In the national election year of 1972, there were three openings in the New York Court of Appeals. At that time, the Judges of the Court were elected statewide. The Democrats and Republicans had struck a deal to name two Democrats and one Republican to the vacancies. At the last minute, the Democratic leadership decided it was needlessly passing up an opportunity to take all three seats. In the ensuing scramble to pick candidates, there was only one line left when the dust settled, by far the least desirable line of the six candidates . . . Republican/Liberal, combining the minority major party with the minority minor party. Governor Rockefeller steered the empty position to Judge Wachtler, thinking that even though he could not win, the statewide exposure would help him in the future.
Judge Wachtler defied the odds and was elected, along with Judges Domenick Gabrielli and Hugh Jones, the two other Republicans. At the age of 42, Sol Wachtler was thought to be the youngest Judge ever to sit on the state’s highest court.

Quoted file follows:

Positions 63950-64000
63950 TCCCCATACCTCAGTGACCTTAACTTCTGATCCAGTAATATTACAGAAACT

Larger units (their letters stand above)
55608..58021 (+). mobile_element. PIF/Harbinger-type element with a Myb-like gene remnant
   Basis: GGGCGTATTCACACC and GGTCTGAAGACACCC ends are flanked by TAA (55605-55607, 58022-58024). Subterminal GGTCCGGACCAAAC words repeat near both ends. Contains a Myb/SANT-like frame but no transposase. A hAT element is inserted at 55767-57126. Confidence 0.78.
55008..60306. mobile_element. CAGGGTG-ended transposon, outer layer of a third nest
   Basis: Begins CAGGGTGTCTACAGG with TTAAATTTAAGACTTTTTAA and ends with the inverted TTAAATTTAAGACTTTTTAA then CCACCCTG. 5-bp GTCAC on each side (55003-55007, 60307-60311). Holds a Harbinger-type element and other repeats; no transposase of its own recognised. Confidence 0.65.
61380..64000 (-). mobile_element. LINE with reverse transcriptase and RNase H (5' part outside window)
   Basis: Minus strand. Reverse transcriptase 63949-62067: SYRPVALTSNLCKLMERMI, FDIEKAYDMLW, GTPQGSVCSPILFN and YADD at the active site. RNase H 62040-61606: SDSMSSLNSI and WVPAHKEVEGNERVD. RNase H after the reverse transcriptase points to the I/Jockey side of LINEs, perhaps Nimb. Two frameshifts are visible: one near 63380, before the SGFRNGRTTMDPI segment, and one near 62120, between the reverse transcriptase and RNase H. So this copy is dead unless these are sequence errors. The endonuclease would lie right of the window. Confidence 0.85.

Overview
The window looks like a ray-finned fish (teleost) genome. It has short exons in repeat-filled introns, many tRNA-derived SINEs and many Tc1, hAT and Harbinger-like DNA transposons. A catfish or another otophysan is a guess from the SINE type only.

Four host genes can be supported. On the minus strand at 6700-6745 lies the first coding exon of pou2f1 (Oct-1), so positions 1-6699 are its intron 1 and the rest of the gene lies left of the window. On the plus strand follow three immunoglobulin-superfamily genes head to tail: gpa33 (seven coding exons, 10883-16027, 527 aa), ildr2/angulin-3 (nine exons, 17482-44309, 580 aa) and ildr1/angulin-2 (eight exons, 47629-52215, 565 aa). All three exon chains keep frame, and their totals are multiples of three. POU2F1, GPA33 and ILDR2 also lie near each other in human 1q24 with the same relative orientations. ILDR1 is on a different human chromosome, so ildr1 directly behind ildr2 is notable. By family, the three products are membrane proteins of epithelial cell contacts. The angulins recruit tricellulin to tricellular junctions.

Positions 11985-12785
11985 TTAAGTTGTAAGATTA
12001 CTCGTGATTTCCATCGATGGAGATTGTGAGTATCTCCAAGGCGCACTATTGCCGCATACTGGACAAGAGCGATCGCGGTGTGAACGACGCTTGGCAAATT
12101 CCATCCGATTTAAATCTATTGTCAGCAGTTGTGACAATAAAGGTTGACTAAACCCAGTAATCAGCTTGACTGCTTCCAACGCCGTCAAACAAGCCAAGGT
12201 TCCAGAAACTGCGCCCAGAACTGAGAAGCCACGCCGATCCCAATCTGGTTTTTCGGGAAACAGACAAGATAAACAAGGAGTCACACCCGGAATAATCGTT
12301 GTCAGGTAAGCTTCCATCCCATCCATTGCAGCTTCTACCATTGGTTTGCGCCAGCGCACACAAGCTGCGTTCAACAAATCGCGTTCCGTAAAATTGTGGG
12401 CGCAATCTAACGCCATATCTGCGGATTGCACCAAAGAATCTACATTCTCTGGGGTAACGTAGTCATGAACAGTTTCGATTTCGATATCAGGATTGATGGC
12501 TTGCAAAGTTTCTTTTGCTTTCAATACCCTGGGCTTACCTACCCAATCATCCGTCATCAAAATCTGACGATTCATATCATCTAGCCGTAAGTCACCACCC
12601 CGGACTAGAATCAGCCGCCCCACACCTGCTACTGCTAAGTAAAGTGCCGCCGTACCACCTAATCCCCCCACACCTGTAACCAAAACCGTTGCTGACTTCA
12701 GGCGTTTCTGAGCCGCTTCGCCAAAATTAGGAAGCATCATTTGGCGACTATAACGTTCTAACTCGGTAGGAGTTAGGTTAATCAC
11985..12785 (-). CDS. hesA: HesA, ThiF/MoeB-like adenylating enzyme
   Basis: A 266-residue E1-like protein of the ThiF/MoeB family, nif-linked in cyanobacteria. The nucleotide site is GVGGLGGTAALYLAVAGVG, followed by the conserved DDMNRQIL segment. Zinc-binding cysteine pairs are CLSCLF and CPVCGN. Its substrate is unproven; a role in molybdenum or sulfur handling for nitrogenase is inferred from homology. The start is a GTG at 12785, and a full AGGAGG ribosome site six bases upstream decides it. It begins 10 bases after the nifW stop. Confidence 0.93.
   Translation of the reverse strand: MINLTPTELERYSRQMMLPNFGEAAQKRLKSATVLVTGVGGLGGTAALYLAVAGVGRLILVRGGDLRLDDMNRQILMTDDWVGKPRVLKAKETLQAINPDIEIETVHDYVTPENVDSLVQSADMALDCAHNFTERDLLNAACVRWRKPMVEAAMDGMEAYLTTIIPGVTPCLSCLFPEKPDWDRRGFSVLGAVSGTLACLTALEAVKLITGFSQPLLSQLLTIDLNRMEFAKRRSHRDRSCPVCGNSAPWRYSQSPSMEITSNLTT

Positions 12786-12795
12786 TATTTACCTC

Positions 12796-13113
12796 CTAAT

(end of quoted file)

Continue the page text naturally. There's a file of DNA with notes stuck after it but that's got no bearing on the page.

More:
As an Associate Judge and later as Chief Judge, Judge Wachtler’s writings reflected and then led the New York Court of Appeals in what could be described as a robust centrism. His decisions and those of the Court in general were marked more by a concern for detailed logic and analysis than for a fortiori decisions that claimed to have arisen ineluctably from a long historical analysis of the subject matter. Nobody ever made money betting on the outcome of cases from the Court during his era as Chief. Whatever ideology each Judge held in his or her private life was subordinated to an impartial judicial analysis as the cases came before the Court.
There was no greater champion of the rights of the free press than Judge Wachtler. His decision of Chapadeau v. Utica Observer-Dispatch, Inc.,2 held that if the matter at issue was of public concern, a newspaper would have to be shown to have been grossly irresponsible for a libel suit against it to prevail. The strong press protection delivered by a cogent, tightly crafted decision made the effects of Chapadeau felt throughout the country. Yet, if Wachtler’s championing of press rights would have led anyone to conclude that Judge Wachtler was a safe vote for the press in any case, that person would have greatly misread the Judge’s robust centrism. In a case with almost equal effect as Chapadeau, Judge Wachtler came down firmly against the right of the press to have public live access to a suppression hearing when such access could jeopardize the fair trial rights of the defendant. (Gannett Co. v. De Pasquale).3